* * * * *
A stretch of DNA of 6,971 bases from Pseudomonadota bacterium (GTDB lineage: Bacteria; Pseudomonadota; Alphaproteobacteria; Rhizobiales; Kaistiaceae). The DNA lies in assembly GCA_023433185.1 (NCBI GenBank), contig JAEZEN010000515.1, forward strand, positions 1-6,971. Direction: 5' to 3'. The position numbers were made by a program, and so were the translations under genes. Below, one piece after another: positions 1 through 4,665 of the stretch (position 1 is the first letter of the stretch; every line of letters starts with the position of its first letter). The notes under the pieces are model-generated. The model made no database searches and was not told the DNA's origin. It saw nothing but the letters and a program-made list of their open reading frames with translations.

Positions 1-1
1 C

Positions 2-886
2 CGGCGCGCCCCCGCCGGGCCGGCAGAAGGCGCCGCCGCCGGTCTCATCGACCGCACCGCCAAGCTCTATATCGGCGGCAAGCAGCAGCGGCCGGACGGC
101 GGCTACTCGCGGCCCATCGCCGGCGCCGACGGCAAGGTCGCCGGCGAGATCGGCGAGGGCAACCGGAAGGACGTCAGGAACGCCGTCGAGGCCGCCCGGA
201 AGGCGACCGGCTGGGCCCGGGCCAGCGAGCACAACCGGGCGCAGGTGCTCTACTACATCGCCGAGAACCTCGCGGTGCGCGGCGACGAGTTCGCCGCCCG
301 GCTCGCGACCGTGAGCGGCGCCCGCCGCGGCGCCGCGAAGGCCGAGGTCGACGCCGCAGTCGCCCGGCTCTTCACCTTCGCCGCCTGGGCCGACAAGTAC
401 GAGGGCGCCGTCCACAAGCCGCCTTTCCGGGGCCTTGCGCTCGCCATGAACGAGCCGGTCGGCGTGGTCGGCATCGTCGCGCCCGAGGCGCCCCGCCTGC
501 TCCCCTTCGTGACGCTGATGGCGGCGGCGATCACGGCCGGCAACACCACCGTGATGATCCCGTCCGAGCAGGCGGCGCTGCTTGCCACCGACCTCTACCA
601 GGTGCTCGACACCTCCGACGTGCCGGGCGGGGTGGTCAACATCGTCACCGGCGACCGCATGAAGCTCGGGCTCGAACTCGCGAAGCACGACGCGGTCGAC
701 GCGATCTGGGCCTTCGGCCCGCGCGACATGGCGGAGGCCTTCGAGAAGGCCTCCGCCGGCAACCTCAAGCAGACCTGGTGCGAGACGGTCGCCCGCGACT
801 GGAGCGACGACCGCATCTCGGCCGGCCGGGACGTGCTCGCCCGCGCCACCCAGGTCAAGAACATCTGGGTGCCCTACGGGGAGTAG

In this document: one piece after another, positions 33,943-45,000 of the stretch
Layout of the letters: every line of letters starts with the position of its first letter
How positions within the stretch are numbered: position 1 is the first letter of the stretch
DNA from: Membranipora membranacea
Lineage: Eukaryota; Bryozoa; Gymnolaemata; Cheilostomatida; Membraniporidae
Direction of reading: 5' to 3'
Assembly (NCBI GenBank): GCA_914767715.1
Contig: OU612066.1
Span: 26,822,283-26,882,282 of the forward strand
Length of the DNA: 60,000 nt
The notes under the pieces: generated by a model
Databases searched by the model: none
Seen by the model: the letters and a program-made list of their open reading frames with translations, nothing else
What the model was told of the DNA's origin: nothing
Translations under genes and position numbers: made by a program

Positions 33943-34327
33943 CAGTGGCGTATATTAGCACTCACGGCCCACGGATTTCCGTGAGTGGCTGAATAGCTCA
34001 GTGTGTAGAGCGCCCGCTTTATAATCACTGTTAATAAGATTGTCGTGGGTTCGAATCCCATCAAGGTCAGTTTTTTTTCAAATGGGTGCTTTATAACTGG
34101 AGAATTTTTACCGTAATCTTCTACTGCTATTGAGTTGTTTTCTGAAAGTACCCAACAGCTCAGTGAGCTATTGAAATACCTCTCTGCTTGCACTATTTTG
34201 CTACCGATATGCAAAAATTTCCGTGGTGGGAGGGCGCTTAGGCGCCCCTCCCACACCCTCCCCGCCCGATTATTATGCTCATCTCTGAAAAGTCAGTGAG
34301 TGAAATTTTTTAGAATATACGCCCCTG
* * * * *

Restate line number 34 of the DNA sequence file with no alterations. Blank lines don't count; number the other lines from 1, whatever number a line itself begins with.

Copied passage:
34301 TGAAATTTTTTAGAATATACGCCCCTG